It seems to me that there is a bit of a trend with British films about British women where the lead, and only the lead, is played by an American. I guess Richard Curtis started it by shoehorning Andie MacDowell into Four Weddings so that the film might appeal better to the US market (at least it was a key part of the story in Notting Hill) and movies that we’ve since forgotten, like Jack & Sarah and Curtis’ own About Time, followed suit. Alongside this they seemed to realise that having lots of stories about American women living in the UK seemed a little forced so they just cast Hollywood stars as English women instead. So we got Gwyneth Paltrow in Sliding Doors, Anne Hathaway in One Day, Maggie Gyllenhaal in Nanny McPhee & the Big Bang and of course Renée Zellweger in Bridget Jones.
I don’t know, maybe it’s not a thing. It does go both ways with decidedly American characters like Batman, Spider-Man and Superman all being portrayed by British guys and these cross Atlantic swaps are as old as cinema but it still seems a little odd having LA’s own Beanie Feldstein play a teenager from Wolverhampton here, in Caitlin Moran’s adaptation of her semi-autobiographical novel. Maisie Williams would have done as good a job, as would Lucy Boynton, Jessica Barden or Yasmin Paige.
To be fair Feldstein is good in the role and she manages the accent well, just as was the case with Paltrow et al before her. (I liked Anne Hathaway in One Day, although I know she has come under some criticism for her Yorkshire burr.) Beanie Feldstein has previously shone in Booksmart (where she was just superb) and Ladybird (where evenhandedness dictates that I point out that Dubliner Saoirse Ronan played a Sacramento high schooler) and this will certainly contribute to her ascent.
I’m not overly familiar with the source material for this but I have read Moran’s How To Be a Woman which evidentially focuses on similar elements of her life. That book mixed stories of Moran’s own upbringing with brilliant truths about the female experience and felt like an important feminist text. I had assumed that some of this would also inform this movie but despite the title I didn’t think it really says much about most young women’s formative years. There is a speech at the end about girls controlling their own narrative but this is not a theme that runs throughout. In the past cinema has given me clear guidance on how to train my dragon, how to be single, how I can both lose a guy in ten days and lose friends and alienate people and even what I should do if I want to stop worrying and love the bomb, but this I thought was generally less instructive. It doesn’t give any particular advice on how young woman can empower themselves and I had thought and hoped it might.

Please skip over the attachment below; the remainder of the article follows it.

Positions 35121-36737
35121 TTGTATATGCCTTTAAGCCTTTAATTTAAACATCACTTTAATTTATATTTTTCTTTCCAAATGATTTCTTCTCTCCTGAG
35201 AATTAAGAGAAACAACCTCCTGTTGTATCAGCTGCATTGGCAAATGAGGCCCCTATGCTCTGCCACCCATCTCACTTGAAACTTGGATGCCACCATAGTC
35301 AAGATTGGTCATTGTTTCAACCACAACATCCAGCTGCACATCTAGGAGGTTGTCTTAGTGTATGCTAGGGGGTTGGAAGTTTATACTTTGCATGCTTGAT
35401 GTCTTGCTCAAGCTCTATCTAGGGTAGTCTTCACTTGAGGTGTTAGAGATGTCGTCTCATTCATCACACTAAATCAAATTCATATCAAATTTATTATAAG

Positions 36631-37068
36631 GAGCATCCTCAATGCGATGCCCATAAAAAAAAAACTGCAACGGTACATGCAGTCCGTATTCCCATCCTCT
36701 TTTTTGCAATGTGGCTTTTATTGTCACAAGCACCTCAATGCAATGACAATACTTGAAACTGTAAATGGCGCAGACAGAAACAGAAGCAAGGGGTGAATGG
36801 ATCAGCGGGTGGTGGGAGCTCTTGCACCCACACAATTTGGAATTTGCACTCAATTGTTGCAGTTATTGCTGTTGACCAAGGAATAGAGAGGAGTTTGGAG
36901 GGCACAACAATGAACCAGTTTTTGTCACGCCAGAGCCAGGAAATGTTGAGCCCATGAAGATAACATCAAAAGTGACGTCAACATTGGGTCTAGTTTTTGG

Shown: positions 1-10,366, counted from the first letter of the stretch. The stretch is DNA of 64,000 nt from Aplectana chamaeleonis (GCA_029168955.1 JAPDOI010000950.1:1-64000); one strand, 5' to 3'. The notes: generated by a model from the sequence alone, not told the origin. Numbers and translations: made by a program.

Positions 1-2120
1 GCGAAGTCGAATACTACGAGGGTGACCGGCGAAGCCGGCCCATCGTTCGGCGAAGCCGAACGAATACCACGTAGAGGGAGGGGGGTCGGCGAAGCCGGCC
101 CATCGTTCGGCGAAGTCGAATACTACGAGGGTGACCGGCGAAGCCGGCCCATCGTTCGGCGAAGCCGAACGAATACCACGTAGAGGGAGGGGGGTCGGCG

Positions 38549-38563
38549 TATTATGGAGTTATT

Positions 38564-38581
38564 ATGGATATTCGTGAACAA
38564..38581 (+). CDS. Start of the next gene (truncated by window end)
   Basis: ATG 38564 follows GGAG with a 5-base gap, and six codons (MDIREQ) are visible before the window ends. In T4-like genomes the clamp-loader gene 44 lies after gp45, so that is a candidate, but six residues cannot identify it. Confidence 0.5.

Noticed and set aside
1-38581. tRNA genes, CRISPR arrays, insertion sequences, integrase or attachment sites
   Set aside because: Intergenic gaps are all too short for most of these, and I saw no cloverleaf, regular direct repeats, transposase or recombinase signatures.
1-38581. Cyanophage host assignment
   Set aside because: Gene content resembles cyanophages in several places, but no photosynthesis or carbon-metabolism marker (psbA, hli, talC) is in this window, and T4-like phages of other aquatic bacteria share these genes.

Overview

The story just doesn’t feel very relatable with protagonist Johanna becoming an influential teenage music journalist. Despite Moran’s own experiences in this field, this is not something most youngsters have to navigate and the ensuing misadventures feel quite specific. The film is essentially a British gender flipped Almost Famous and while the way the industry gobbles her up and changes her gives it a hint of The Devil Wears Prada as well, it isn’t the examination of representations or treatment of women that it seemed to promise. It isn’t joining Made in Dagenham, Wild, Hidden Figures and Colette on the list of movies I’d like my daughters to see. Johanna is compromised for sure but actually she seems a little too happy and ready to become an arsehole of such proportions that she literally wins prizes for it and redemption arc or not, I’m not sure she is a great role model. She is also very sex positive which I have no problem with at all but she is sixteen and surrounded by older men in a male dominated industry so there might be a real issues of abuse of power here that problematically no one is addressing. I acknowledge that I am not the target audience here so I may well have missed something but my experience of Moran’s writing is that it has essential messages for everyone, irrespective of age or gender, and if that was ever here I think it has got lost.
Around all of this How to Build a Girl is still an entertaining film. The scenes of her home life are also quite sweet with Paddy Considine, Sara Solemani and Laurie Kynaston giving very different but equally strong performances as her parents and brother. There is also a nice conceit with famous characters speaking to her from posters where a range of people from Lily Allen to Mel & Sue get to play a range of people from Elizabeth Taylor to the Bronté sisters (Björk is in this mix too but they clearly couldn’t identify her as such because as a living person she needs to provide permission for this).
How to Build a Girl does not demonstrate how to build a must see movie then but it does fine on how to pass the time.
How to Build a Girl is on Amazon Prime.